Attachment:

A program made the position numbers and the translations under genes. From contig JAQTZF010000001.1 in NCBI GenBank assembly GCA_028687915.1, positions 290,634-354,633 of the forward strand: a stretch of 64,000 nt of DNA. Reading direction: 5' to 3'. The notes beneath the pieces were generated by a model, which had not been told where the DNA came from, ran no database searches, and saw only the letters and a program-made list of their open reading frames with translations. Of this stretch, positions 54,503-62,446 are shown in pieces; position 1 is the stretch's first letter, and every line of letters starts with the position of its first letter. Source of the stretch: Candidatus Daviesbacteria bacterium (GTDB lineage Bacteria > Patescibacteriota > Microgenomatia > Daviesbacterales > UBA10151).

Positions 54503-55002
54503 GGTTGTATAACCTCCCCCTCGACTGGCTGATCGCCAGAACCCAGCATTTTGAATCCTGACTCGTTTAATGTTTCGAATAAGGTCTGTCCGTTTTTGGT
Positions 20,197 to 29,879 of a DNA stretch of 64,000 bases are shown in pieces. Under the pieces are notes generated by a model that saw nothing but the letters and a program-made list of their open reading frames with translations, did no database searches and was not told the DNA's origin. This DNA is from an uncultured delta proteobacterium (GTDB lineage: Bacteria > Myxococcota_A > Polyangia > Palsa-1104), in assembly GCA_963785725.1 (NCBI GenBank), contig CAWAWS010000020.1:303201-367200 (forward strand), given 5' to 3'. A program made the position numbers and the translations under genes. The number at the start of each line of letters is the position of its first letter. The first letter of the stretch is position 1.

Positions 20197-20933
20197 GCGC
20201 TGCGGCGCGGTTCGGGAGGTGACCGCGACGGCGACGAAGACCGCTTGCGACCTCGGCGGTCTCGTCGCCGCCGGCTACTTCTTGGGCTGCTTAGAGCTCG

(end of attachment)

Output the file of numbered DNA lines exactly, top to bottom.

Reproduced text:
A program made the position numbers and the translations under genes. From contig JAQTZF010000001.1 in NCBI GenBank assembly GCA_028687915.1, positions 290,634-354,633 of the forward strand: a stretch of 64,000 nt of DNA. Reading direction: 5' to 3'. The notes beneath the pieces were generated by a model, which had not been told where the DNA came from, ran no database searches, and saw only the letters and a program-made list of their open reading frames with translations. Of this stretch, positions 54,503-62,446 are shown in pieces; position 1 is the stretch's first letter, and every line of letters starts with the position of its first letter. Source of the stretch: Candidatus Daviesbacteria bacterium (GTDB lineage Bacteria > Patescibacteriota > Microgenomatia > Daviesbacterales > UBA10151).

Positions 54503-55002
54503 GGTTGTATAACCTCCCCCTCGACTGGCTGATCGCCAGAACCCAGCATTTTGAATCCTGACTCGTTTAATGTTTCGAATAAGGTCTGTCCGTTTTTGGT
Positions 20,197 to 29,879 of a DNA stretch of 64,000 bases are shown in pieces. Under the pieces are notes generated by a model that saw nothing but the letters and a program-made list of their open reading frames with translations, did no database searches and was not told the DNA's origin. This DNA is from an uncultured delta proteobacterium (GTDB lineage: Bacteria > Myxococcota_A > Polyangia > Palsa-1104), in assembly GCA_963785725.1 (NCBI GenBank), contig CAWAWS010000020.1:303201-367200 (forward strand), given 5' to 3'. A program made the position numbers and the translations under genes. The number at the start of each line of letters is the position of its first letter. The first letter of the stretch is position 1.

Positions 20197-20933
20197 GCGC
20201 TGCGGCGCGGTTCGGGAGGTGACCGCGACGGCGACGAAGACCGCTTGCGACCTCGGCGGTCTCGTCGCCGCCGGCTACTTCTTGGGCTGCTTAGAGCTCG